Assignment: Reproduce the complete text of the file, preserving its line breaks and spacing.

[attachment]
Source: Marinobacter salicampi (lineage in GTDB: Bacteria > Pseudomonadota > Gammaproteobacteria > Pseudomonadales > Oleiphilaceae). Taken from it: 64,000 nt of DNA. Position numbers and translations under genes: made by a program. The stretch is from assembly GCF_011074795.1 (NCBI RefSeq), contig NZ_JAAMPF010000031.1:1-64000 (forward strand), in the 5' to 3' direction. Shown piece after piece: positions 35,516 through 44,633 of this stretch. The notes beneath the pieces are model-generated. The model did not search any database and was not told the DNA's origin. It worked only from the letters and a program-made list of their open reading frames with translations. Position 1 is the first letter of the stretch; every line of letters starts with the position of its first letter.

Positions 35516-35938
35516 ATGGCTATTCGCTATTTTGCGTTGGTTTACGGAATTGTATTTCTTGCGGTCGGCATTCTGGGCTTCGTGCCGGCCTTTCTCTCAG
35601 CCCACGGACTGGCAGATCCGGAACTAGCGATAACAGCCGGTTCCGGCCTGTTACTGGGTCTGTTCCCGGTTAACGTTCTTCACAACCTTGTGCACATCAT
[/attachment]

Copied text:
Source: Marinobacter salicampi (lineage in GTDB: Bacteria > Pseudomonadota > Gammaproteobacteria > Pseudomonadales > Oleiphilaceae). Taken from it: 64,000 nt of DNA. Position numbers and translations under genes: made by a program. The stretch is from assembly GCF_011074795.1 (NCBI RefSeq), contig NZ_JAAMPF010000031.1:1-64000 (forward strand), in the 5' to 3' direction. Shown piece after piece: positions 35,516 through 44,633 of this stretch. The notes beneath the pieces are model-generated. The model did not search any database and was not told the DNA's origin. It worked only from the letters and a program-made list of their open reading frames with translations. Position 1 is the first letter of the stretch; every line of letters starts with the position of its first letter.

Positions 35516-35938
35516 ATGGCTATTCGCTATTTTGCGTTGGTTTACGGAATTGTATTTCTTGCGGTCGGCATTCTGGGCTTCGTGCCGGCCTTTCTCTCAG
35601 CCCACGGACTGGCAGATCCGGAACTAGCGATAACAGCCGGTTCCGGCCTGTTACTGGGTCTGTTCCCGGTTAACGTTCTTCACAACCTTGTGCACATCAT